Despite headlining major blockbusters, breathing exciting life into DC’s anti-hero franchise, and being nominated for two Oscars within the last five years, Robbie has found herself dismissed by social media as box office poison. You’re no one in this town until the general public turns on you—just ask Jennifer Lawrence, who similarly was straddling franchises with more quirky and surprising fare for years, until audiences decided to paint her as a villain.
It all amounts to a simple truth: We continue to set absolutely impossible standards for women in Hollywood to live up to. If a woman’s not raking in hundreds of millions over opening weekend, her career must be over. She must not be the kind of an actor who can command the public!
“She’s not a butts-in-seats star,” one Twitter user posited regarding Robbie, echoing this idea. Another claimed that “No one goes to watch a Margot Robbie [movie] for Margot specifically.” This is an idea I’ve seen arise in recent years, as we become more online as a culture—that audiences go to movies just to see certain stars. That might be true, but according to the incredibly accurate poll I just took of the family members milling about my parents’ house post-Christmas, most people still go to movies because they look interesting. I love Nicole Kidman, but I watched her (and co-star Margot Robbie) in Bombshell because I wanted to see just how ridiculously bad Hollywood’s portrayal of Fox News would be, not because of Kidman herself. Not even a double bill of Kidman and Meryl “Minaj” Streep could get me to watch The Prom!
The echo chamber of social media has made people confuse being a flop actor with making bold, fun, and committed career choices. I appreciate that Margot Robbie gets a film script, reads it, and says to herself, “This is going to be absolute dogshit—where do I sign?” In fact, I think actors today are too careful, spending their time curating their careers so as not to get on the public’s bad side.
Margot Robbie may be stunningly beautiful (as so many have noted in their criticisms), but she is not afraid of a totally weird choice. Mary, Queen of Scots? A Tonya Harding biopic done documentary-confessional-style by the guy who directed the movie about Ryan Gosling falling in love with a mannequin? A Tarzan movie?! Give some credit where it’s due: Margot Robbie’s got some stinkers, but at least she’s interesting.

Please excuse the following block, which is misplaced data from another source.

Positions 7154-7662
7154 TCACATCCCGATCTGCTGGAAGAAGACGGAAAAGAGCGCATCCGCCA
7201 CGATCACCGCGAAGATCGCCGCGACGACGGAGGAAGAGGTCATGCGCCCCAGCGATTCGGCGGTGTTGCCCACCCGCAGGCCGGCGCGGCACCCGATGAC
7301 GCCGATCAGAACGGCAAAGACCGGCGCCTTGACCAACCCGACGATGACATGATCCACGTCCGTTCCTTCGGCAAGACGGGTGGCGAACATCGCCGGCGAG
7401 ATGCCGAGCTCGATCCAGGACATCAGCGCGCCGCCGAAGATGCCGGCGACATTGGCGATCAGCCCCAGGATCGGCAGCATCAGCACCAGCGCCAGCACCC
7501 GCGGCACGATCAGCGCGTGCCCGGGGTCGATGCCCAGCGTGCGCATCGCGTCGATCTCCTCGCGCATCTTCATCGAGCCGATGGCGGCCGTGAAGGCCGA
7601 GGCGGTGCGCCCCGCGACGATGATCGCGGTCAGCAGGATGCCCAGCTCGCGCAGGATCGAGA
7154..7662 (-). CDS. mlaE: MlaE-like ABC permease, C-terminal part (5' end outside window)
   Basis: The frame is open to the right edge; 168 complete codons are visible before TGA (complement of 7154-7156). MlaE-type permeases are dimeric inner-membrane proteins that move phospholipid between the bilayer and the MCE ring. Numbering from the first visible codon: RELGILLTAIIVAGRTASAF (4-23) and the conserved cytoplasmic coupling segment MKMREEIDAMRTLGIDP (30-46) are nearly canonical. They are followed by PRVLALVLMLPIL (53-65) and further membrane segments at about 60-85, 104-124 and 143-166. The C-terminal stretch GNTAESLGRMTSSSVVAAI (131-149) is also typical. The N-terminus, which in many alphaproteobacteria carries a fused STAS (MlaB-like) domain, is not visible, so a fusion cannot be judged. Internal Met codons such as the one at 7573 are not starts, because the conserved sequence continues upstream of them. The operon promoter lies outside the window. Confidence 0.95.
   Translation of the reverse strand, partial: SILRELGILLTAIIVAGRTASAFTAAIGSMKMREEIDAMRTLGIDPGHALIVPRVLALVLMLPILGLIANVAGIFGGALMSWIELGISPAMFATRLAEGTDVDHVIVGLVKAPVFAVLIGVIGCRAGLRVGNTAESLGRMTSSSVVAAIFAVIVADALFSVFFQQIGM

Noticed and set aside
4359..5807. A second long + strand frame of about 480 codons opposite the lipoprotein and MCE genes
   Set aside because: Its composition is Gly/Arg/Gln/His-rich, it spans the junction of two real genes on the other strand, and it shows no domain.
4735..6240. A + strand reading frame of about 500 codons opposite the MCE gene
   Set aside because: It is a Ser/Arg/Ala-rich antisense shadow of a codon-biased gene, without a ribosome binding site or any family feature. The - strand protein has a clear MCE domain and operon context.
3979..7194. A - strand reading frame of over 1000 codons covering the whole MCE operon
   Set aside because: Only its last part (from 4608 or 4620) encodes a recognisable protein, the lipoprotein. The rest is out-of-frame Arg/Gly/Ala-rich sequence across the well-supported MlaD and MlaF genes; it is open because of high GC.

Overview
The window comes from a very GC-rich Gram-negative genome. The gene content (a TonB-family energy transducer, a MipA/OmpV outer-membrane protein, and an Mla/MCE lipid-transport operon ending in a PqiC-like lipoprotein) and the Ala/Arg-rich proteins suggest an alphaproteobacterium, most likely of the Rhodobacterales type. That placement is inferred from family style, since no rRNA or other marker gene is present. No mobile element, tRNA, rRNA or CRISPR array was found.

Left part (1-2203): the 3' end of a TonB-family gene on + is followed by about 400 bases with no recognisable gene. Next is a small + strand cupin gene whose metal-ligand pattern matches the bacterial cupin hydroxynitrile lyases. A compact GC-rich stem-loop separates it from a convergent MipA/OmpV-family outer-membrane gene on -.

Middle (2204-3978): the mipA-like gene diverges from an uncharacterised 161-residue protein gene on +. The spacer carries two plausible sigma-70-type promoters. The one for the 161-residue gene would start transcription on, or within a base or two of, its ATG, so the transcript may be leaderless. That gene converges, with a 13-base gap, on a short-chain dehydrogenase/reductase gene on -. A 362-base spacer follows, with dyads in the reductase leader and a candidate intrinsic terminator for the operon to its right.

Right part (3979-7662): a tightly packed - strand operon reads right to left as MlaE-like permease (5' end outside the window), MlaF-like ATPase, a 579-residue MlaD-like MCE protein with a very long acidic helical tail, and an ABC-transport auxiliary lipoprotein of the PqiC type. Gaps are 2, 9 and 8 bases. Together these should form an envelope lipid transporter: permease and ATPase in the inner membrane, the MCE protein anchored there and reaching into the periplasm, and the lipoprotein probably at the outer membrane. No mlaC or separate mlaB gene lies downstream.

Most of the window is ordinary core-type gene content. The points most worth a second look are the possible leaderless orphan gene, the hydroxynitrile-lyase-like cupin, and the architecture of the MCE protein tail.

There’s a better case to be made about why no one’s running to see Babylon. That no one knows what the damn movie is about seems like a large hurdle. And maybe people—including the beloved, beautiful entertainment critic you’re reading right now—don’t feel swayed to pay $20 to watch three hours of this year’s millionth hedonistic ode to Hollywood’s golden age. That just simply does not scream holiday cheer.
So, no, Margot Robbie is not a flop. She’s just taking big swings, and whether she strikes out or hits a homer is none of her concern. If she’s earned herself any criticism, it’s that she should be taken to task for signing on to Amsterdam, a film made by a confessed abuser—ironically perpetuating the same systems of power that Bombshell so prided itself on thinking it was dismantling. That’s something I will happily chide her for. Well, that and the heightened New Jersey accent her characters always seem to have. Mark my words: When Barbie rides her pink convertible to the top of the box office in six months, the fickle conversation will sway in Robbie’s favor once more.